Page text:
You must demand that your fish, wildlife and habitat values be assessed at a landscape-scale using a roundtable approach that includes scientists, biologists, ecologists, First Nations, hunters, anglers, trappers, guide-outfitters and conservationists.
The future of your (burned) public land is in your hands. Contact your elected official today.
Why Do Men Trophy Hunt?
Is a prestigious University in British Columbia promoting hatred towards hunters?
Hatred in the World Today
Hatred and racial tension are escalating in the United States and Canada almost on a daily basis. A tragic example of the consequences of this tension occurred on August 12, 2017 in Charlottesville, Virginia when the hatred boiled over and a peaceful counter protester was murdered at a white supremacist rally.
Every hunter is aware of the boldness of the social media attacks being waged against hunters. We have all seen social hate campaigns unleashed against individuals in the Cecil the Lion controversy and the Namibia Black Rhino conservation hunt. Death threats and targeted hate campaigns are directed daily against public hunting figures as well as the average hunter including many of our youth.
Some anti-hunting websites, social media sites and organizations endorse harassment of hunters and even go so far as tolerating people who advocate murdering or torturing hunters, guides and politicians. In July 2017, it was reported that animal rights activists who stalked and harassed the popular Spanish hunter Melania Capitan may have played a role in her suicide.
Not in Your Backyard
These news stories of hatred all seem so far away from hunting in the quiet backcountry of British Columbia. But they are not that far away. Hatred against hunters is being promoted by one of the province’s most prestigious Universities right under your nose. In April of this year, I read an article that the University of Victoria posted titled: Why Men Trophy Hunt: ‘Showing off’ and the psychology of shame. It was co-written by a faculty professor at the University. After reading it I sent the following letter to the Chair responsible for the professor’s conduct. In it I said:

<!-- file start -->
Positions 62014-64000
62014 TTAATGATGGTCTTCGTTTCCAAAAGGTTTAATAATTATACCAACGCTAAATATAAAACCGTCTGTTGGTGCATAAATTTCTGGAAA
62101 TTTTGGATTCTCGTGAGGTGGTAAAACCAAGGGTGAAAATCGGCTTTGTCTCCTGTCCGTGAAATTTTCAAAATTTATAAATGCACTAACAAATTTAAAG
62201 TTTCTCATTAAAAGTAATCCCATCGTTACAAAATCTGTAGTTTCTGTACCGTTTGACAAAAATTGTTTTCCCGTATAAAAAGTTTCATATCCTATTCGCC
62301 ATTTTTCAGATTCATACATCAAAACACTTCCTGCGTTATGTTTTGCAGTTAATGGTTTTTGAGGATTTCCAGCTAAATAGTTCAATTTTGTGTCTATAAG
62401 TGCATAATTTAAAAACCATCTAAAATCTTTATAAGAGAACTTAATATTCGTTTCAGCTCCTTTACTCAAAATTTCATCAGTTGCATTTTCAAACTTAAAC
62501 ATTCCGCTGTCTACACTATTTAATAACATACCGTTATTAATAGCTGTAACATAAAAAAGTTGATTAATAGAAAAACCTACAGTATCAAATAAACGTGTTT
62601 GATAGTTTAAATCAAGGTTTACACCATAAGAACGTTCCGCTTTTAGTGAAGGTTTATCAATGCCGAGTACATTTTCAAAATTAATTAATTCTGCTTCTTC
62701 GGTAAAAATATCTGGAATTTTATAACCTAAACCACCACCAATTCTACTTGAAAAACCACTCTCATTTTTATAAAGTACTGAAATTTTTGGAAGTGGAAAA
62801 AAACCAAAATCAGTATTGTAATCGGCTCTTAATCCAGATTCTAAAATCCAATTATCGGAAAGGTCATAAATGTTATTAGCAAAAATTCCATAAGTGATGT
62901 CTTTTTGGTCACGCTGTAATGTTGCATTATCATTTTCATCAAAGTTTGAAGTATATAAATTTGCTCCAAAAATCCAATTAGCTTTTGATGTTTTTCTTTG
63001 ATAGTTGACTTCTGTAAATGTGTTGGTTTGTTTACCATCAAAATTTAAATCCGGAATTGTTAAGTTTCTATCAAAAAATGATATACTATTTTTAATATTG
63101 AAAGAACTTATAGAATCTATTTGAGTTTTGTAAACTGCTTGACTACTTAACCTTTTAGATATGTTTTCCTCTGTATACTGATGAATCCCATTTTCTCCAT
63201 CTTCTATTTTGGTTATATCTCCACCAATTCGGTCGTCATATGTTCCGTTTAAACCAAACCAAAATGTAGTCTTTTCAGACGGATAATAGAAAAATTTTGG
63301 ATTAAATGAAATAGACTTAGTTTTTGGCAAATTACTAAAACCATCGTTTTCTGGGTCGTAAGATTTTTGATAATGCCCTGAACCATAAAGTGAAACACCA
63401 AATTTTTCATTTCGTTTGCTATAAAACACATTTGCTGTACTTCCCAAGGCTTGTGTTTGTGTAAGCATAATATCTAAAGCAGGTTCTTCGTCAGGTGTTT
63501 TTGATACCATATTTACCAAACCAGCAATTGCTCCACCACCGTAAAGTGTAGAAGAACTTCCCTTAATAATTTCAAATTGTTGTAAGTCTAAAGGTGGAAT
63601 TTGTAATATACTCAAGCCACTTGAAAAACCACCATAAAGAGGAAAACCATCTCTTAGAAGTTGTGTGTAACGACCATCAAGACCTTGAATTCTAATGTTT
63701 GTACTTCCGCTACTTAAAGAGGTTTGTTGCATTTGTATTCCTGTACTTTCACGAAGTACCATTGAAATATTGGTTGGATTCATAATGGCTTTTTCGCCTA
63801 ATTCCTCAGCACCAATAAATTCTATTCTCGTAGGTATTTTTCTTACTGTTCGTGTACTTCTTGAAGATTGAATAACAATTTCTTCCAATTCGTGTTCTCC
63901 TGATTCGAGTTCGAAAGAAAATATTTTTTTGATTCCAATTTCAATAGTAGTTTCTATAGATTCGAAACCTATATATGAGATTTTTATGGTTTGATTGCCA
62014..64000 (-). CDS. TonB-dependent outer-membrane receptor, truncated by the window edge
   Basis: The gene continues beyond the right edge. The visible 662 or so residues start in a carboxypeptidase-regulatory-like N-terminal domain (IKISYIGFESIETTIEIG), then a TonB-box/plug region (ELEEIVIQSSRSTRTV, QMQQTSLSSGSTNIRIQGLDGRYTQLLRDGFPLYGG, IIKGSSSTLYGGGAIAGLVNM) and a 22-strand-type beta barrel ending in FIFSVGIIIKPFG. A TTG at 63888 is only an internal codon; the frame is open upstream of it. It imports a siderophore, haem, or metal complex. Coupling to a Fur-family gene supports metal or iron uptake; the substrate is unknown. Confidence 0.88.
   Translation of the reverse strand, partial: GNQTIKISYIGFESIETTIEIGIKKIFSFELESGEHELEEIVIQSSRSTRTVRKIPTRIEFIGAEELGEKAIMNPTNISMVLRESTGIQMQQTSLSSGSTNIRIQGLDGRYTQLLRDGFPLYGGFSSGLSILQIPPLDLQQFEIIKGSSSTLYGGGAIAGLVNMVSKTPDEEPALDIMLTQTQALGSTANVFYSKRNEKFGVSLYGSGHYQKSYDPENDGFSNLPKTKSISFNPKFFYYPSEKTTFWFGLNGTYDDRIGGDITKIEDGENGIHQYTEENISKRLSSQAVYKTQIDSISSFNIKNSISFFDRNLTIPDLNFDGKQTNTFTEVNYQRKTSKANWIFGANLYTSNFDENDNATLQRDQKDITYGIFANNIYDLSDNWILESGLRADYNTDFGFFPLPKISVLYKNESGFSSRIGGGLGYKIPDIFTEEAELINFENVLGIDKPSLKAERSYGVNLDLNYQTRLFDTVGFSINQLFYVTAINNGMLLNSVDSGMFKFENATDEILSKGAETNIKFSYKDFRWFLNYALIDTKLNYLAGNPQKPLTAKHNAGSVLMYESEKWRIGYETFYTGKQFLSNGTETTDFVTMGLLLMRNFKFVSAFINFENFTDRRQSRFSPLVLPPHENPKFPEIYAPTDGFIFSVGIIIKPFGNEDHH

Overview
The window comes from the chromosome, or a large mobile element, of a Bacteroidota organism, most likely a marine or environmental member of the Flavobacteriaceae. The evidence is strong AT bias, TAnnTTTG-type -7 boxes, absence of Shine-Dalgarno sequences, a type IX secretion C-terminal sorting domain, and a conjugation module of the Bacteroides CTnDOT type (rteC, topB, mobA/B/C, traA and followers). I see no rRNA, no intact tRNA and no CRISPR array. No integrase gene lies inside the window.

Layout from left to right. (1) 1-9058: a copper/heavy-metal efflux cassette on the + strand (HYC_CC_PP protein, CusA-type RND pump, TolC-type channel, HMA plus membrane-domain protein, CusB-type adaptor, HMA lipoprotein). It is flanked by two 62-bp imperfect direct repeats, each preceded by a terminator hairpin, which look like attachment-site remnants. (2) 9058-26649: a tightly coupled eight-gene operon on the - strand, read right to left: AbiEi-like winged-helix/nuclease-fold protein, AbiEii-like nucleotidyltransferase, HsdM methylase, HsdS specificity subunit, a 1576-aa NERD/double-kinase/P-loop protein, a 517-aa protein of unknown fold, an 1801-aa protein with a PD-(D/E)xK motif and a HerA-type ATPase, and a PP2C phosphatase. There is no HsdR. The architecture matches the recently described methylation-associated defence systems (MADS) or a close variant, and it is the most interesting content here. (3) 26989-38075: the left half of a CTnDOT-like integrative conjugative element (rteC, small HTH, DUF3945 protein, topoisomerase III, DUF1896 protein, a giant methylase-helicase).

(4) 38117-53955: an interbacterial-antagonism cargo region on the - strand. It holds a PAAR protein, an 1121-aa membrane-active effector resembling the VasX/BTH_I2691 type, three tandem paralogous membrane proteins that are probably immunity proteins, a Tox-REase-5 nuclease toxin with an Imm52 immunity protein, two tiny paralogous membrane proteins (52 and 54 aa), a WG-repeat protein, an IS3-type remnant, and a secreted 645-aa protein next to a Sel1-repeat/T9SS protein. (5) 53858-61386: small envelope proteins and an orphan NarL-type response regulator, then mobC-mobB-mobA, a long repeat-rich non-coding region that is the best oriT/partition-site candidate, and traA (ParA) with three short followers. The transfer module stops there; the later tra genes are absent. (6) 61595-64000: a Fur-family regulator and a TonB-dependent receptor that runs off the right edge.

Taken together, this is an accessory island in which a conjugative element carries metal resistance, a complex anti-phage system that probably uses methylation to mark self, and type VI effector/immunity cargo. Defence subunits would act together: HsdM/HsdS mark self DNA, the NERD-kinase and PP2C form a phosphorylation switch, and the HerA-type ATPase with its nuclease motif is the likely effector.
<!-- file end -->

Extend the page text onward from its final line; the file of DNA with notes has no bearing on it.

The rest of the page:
April 12, 2017
Johannes Feddema Professor and Chair Department of Geography University Victoria Victoria, BC, Canada
Under Canada’s Human Rights Act of 1977 and BC Bill 14 harassment is considered a form of discrimination involving unwanted offensive or humiliating behavior. Bullying is a type of harassment which can take the form of either verbal attack with words or in the case of cyber-bullying, using electronic or social media to threaten, embarrass, intimidate, exclude or damage a reputation. By law, employers are obligated to ensure employees are not engaging in acts of harassment and that employees are not being harassed by clients or customers. Shaming is a form of harassment and there have been very tragic cases of people committing suicide after been publically shamed on social media. The literature also contains studies documenting the severe consequences that shaming and the feeling of shame can have on people.